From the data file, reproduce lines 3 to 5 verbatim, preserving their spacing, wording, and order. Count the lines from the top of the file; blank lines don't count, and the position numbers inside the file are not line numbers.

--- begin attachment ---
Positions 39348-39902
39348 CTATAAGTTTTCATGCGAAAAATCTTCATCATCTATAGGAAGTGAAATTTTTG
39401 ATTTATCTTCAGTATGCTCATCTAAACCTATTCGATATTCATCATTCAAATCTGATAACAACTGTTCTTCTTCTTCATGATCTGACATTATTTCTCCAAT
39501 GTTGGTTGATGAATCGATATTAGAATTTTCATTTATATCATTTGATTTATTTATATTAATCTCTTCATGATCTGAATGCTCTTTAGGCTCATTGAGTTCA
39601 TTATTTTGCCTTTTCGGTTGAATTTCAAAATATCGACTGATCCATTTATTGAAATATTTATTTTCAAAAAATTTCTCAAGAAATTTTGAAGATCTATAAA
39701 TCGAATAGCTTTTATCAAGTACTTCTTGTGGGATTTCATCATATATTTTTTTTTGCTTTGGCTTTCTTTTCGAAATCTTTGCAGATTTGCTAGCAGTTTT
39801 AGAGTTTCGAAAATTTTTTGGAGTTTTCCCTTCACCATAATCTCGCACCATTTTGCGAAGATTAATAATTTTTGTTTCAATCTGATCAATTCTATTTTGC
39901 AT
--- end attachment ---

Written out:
39401 ATTTATCTTCAGTATGCTCATCTAAACCTATTCGATATTCATCATTCAAATCTGATAACAACTGTTCTTCTTCTTCATGATCTGACATTATTTCTCCAAT
39501 GTTGGTTGATGAATCGATATTAGAATTTTCATTTATATCATTTGATTTATTTATATTAATCTCTTCATGATCTGAATGCTCTTTAGGCTCATTGAGTTCA
39601 TTATTTTGCCTTTTCGGTTGAATTTCAAAATATCGACTGATCCATTTATTGAAATATTTATTTTCAAAAAATTTCTCAAGAAATTTTGAAGATCTATAAA